See the giant 'monster rat' roaming around this Chinese university

Before you go, we thought you'd like these...
Before you go close icon
Dog-Sized Giant Rats Once Roamed Our Planet

This has a giant "NOPE" written all over it.

The terrifyingly large rodent was seen scurrying around corridors and rooftops at Wenzhou Medical University this past week.

The "monster rat" measured approximately one meter long (including tail), which equals out to about 3.3 feet. To put things into perspective, that's about the size of a toddler child. Terrifying!


According to News Australia, the monster rat has been identified as a "coypu," which is also known as a river rat or nutria. In fact, nutria have been spotted in 16 U.S. states as well, and are considered a "largely considered an invasive pest, due to its thumb-sized front teeth and strong claws."​

Thankfully, the rat was captured inside a cardboard box. Originally, rumors swirled that this giant rat was the result of an experiment gone wrong, but this is not the case. Wenzhou University professors think the animal could have been purchased online as a pet, and accidentally escaped.

We're not sure why you someone would want one of these rats, but Metro reports that these rat babies sell on Taobao, China's largest online trading website, for 900 RMB (which equals out to approximately $140).

The "monster rat" is currently being held by wildlife officials, and will soon be released back into the wild.

See photos of the Hutia, rodents that are kept as pets in Cuba:

8 PHOTOS
Hutia rodent pet Cuba
See Gallery
See the giant 'monster rat' roaming around this Chinese university
In this Nov. 17, 2014 photo, Pancho, a domesticated hutia, confronts a camera, in Bainoa, Cuba. With their rope-like, dark tails, long front teeth, and whiskers that appear to be vibrating, hutias look like giant rats. They measure nearly a foot long (about 30 centimeters), with the largest ones weighing in bigger than a small dog. (AP Photo/Ramon Espinosa)
In this Nov. 17, 2014 photo, Congui, a domesticated hutia, rides on the front door of an American classic car driven by its owner Rafael Lopez, in Bainoa, Cuba. Five years ago Lopez and his wife Ana Pedraza adopted Congui, their first pet hutia, a large rodent that lives in Cuba, Jamaica, Bahamas and some of the smaller Caribbean islands. More than a half-dozen more of the furry animals have been born at their home after occasionally bringing in a male hutia in to mate with Congui. (AP Photo/Ramon Espinosa)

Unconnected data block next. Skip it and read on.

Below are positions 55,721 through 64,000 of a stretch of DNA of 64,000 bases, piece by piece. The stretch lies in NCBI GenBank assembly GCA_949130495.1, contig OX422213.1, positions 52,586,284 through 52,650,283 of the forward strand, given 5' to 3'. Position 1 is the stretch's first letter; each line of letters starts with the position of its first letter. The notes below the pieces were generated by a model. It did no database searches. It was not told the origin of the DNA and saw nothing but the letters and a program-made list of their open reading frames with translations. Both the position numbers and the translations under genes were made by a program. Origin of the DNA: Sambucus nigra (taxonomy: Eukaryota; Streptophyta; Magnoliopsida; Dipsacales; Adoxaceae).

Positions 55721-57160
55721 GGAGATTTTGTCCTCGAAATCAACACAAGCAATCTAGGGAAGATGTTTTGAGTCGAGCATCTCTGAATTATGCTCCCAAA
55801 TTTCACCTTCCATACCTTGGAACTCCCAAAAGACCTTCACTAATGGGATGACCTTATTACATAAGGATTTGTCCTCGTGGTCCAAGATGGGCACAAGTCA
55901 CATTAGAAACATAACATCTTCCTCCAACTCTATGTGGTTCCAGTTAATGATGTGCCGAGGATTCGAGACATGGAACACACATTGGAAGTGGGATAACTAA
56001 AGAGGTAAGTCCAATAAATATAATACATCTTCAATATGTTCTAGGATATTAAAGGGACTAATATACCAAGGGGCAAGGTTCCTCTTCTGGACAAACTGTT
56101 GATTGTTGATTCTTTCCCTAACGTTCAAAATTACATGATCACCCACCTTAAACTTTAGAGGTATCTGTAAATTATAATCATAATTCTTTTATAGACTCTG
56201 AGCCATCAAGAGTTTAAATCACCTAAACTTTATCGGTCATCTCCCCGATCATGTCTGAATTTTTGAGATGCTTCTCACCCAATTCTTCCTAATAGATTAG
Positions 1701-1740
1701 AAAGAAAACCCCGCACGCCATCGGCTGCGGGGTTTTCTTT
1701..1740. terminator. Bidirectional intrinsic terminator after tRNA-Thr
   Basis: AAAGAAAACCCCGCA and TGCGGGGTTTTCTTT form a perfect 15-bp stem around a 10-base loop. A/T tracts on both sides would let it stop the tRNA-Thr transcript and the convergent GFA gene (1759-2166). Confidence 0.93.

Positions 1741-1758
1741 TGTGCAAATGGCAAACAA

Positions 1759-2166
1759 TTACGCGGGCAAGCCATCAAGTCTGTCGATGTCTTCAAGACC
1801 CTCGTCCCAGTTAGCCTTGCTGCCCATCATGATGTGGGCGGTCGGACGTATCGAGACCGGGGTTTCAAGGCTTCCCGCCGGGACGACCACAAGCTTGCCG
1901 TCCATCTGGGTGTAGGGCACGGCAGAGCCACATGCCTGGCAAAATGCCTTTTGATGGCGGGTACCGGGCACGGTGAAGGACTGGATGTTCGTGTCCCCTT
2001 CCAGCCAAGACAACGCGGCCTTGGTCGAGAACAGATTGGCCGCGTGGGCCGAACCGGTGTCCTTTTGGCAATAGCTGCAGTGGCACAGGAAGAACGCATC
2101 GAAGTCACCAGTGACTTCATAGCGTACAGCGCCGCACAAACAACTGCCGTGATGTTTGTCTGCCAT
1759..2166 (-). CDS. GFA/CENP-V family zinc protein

In this Nov. 17, 2014 photo, Rafael Lopez sticks out his tongue infused with rum for his pet hutia Pancho, in Bainoa, Cuba. While some hutias can be aggressive, the 50-year-old Lopez and his wife have found the huitias to be pleasant companions. Lopez, calls the hutia -- a precious, curious and very intelligent little animal.€ (AP Photo/Ramon Espinosa)
In this Nov. 17, 2014 photo, Ana Pedraza gives her pet hutia, Congui, a drink of coffee, in Bainoa, Cuba. Conqui and her brood like to drink coffee and munch on crackers, greens and root vegetables. Her son Pancho every once in a while likes a little nip of rum. (AP Photo/Ramon Espinosa)
In this Nov. 17, 2014 photo, Rafael Lopez strokes his pet hutia Pancho, in Bainoa, Cuba. While some hutias can be aggressive, the 50-year-old musician and his wife have found the hutias to be pleasant companions. Lopez, calls the hutia -- a precious, curious and very intelligent little animal. (AP Photo/Ramon Espinosa)
In this Nov. 17, 2014 photo, one of Ana Pedraza's pet hutia, listens to her sing at their home in Bainoa, Cuba. Pedraza lives with her husband in a large home with a patio in this community about 25 miles (40 kilometers) east of the capital of Havana. They built a special cage for their pets after discovering that letting them loose only resulted in the destruction of telephone cables and furniture. (AP Photo/Ramon Espinosa)
In this Nov. 17, 2014 photo, Ana Pedraza gives her pet hutia, Congui, a drink of coffee, in Bainoa, Cuba. Five years ago Pedraza and her husband Rafael Lopez, right center, adopted Congui, their first pet hutia, a large rodent that lives in Cuba, Jamaica, Bahamas and some of the smaller Caribbean islands. More than a half-dozen more of the furry animals have been born at their home after occasionally bringing in a male hutia in to mate with Congui. (AP Photo/Ramon Espinosa)
of
SEE ALL
BACK TO SLIDE
SHOW CAPTION +
HIDE CAPTION

More from AOL.com:
A 68-year-old man just successfully sued Apple for deleting his honeymoon photos
'Adorable kingpin' is reportedly daughter of DEA agent
Prisoner with incredible story paints stunning art with Skittles candy

Read Full Story

Sign up for Breaking News by AOL to get the latest breaking news alerts and updates delivered straight to your inbox.

Subscribe to our other newsletters

Emails may offer personalized content or ads. Learn more. You may unsubscribe any time.

From Our Partners